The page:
Ada Lovelace: what would go into an Internet of Women's Things?


#1

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#2

Same story from a few days ago? WTF!


#3

I obviously am not reading enough BB these days I did not see it the first time. Now to see if the comments the first time around managed to resist discussions of networked vibrators because despite the fact I know it is a juvenile reaction to such a title it is still the first thing that popped into my head.


#4

It was a different take on the same topic, not the same story. Cool gif, though.


#5

“…given to corsets?” I think not! The Georgian era which preceded the Victorian, was very much in favor of natural figures, not some laced-up travesty. A tunic and loose pants would do very nicely, a la Bloomer, or perhaps a simple unfitted dress with sash. The only sticking point is that we don’t, nowadays, wear things that are loose enough, preferring several tight layers rather than one or two relaxed ones. Having dressed up as the divine Ada, I think I can speak from some authority…


#6

As a picker up of unconsidered trifles I have to point out that respectable married women did not wear underpants, which were considered garments appropriate to courtesans and prostitutes.
At the same time in polite society this facilitated affairs because women could easily have sex without needing to undress at all. A NSFW search for the work of Johann von Nepomuk Geiger will repay the curious (he was a very respected court painter but around 1840 he had an episode of unrespectability.)

Also, didn’t Ada Lovelace die of metastasised breast cancer, not cancer of the uterus? Breast cancer is one of the worst cancers because it robs us of so many women just as they reach their maximum power to influence society.


#7

Georgian fashion still required a corset, you’re thinking of Regency fashion. You could get away without a full corset during the Regency period, although “short stays” were popular for the larger-busted woman.

Although Ada was born in the middle of the Regency period which is kind of the transition into the Victorian era. The tail end of the Georgian but usually counted as it’s own mini-era.


#8

I can’t answer to the specifics in her case, but considering medical knowledge at the time, they wouldn’t have known that cancer metastasizes to different parts of the body (and there are some common pathways, depending on the cancer of origin) but is still considered to be an outcome of the originating cancer. A common pathway for breast cancer, for example, is to metastasize to the lungs, but this doesn’t make it lung cancer.


#9

Well, exactly. I have read her account of her mastectomy, pretty horrifying. I’ll take the 21st century with all its disadvantages, thank you, if it means women don’t go through that and then die anyway.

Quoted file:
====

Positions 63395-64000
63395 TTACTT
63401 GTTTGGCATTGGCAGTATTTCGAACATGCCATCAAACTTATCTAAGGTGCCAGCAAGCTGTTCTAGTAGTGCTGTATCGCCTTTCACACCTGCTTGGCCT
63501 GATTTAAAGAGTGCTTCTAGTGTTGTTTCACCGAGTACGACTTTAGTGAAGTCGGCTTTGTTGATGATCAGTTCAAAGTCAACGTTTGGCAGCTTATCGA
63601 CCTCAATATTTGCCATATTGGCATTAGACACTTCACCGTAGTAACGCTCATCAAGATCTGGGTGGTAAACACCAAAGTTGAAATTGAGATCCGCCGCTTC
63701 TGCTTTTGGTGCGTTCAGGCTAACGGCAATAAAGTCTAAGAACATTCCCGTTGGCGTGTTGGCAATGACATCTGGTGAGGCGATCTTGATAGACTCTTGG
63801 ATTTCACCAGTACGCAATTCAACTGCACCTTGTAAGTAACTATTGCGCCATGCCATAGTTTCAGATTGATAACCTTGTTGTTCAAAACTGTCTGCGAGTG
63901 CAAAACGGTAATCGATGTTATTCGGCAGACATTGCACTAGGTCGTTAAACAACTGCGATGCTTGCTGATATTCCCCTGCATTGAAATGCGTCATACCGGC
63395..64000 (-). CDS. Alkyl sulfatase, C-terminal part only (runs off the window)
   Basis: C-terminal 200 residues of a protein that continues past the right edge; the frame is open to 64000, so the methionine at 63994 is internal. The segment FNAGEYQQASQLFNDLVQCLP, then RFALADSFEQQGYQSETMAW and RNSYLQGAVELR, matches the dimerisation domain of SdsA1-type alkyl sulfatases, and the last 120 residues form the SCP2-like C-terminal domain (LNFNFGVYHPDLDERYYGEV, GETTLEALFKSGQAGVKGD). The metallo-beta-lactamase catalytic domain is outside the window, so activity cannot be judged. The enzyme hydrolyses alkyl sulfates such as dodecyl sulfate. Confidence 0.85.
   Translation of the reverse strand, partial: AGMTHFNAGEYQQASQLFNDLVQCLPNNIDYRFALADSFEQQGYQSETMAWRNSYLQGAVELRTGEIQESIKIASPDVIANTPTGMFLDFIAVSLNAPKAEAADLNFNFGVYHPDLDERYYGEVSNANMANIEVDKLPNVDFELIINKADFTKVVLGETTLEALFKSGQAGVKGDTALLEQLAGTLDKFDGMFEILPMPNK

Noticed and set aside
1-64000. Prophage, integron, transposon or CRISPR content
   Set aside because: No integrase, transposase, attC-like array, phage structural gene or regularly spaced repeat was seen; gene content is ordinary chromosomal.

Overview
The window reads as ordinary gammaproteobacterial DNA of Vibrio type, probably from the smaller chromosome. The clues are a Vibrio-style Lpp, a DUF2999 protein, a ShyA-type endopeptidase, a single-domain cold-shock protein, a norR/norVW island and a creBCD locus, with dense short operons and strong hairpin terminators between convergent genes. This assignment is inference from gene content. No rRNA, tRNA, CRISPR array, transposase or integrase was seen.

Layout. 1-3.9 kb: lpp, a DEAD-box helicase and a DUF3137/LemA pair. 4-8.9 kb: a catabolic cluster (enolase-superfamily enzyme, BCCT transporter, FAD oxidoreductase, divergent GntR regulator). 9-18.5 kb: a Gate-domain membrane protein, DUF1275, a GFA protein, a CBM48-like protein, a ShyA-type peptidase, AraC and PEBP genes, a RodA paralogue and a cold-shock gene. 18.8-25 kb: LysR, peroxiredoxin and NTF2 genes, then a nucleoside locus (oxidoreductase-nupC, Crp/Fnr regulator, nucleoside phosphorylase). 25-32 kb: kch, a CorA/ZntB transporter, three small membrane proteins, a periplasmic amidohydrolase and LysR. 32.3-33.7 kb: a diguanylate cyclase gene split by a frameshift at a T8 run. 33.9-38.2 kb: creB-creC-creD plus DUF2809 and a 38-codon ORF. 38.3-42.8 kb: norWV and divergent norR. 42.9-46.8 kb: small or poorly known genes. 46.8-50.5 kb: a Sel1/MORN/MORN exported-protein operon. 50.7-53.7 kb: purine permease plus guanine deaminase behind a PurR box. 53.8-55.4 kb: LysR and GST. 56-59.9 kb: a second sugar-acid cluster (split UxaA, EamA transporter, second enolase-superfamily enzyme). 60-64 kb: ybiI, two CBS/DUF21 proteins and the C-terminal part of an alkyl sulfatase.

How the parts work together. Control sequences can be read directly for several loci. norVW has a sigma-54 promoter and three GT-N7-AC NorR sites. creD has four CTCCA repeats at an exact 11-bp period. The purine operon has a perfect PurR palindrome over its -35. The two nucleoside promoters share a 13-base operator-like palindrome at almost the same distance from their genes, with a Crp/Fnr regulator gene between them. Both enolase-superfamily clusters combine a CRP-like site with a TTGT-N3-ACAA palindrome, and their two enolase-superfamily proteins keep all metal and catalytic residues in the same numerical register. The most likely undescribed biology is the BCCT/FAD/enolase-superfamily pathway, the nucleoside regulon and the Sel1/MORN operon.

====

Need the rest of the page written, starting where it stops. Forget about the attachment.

#10

Umberto Eco has written about this and how thinkers (monks, priests and academics) have traditionally worn loose fitting clothes while people with a public role in society and positions of authority wear tight ones (soldiers, police, and so on.) When women began to be emancipated in the 19th century in Europe, one of the symptoms was “rational dress” as proposed by Mrs. Bloomer. By the mid to late 20th century all that was left was bra burning, which turned out to have its downsides as Western women tend to have large boobs.1
It’s a bit depressing therefore that Steampunk seems to be so fixated on “clothes as uniform”.

1In the Royal Navy, when a ship was merely working (on a voyage or refitting for instance) officers would wear more or less the same clothes as the other ranks - loose fitting workmen’s clothes. But, in a battle, they would wear dress uniforms despite this making them targets for musketeers.


#11

I was at the Costume Museum in Bath some years back and learned that tight corsets were a product of the Bessemer steel process. Before then the tension on a garment was limited by the use of whalebone. Steel is stronger.

Material science also led to the relaxation of dress. The invention of latex core elastic thread and fabrics in the first half of the 20th century meant that form fitting clothing could be comfortable. It also meant death to the garter.

It’s easy to overlook the interplay of technology and dress. After all, clothing has been women’s work since way back when, so the technological breakthroughs tend to be ignored.

P.S. With regards to military dress, officers had to stand out so that soldiers could tell who to listen to for orders. This is one of the big differences between a rabble and an army. Once the guns started firing there was so much smoke no one could see anything at any distance anyway. Once smokeless powder was developed officers started wearing plainer cloths.


#12

I was thinking about the whole steel corset outfit, not “short stays” as
you put it. As for wearing bifurcated clothing on one’s nethers, I was
thinking about what might make her more comfortable than, say blue jeans, a
cropped top with 3/4 sleeves, a camisole, a vest, and a scarf to keep warm.
At least the pantaloons a la Turque would at least look familiar, if not
“proper” clothing. Or for that matter, given half the chance, maybe a
George Sand outfit?


#13

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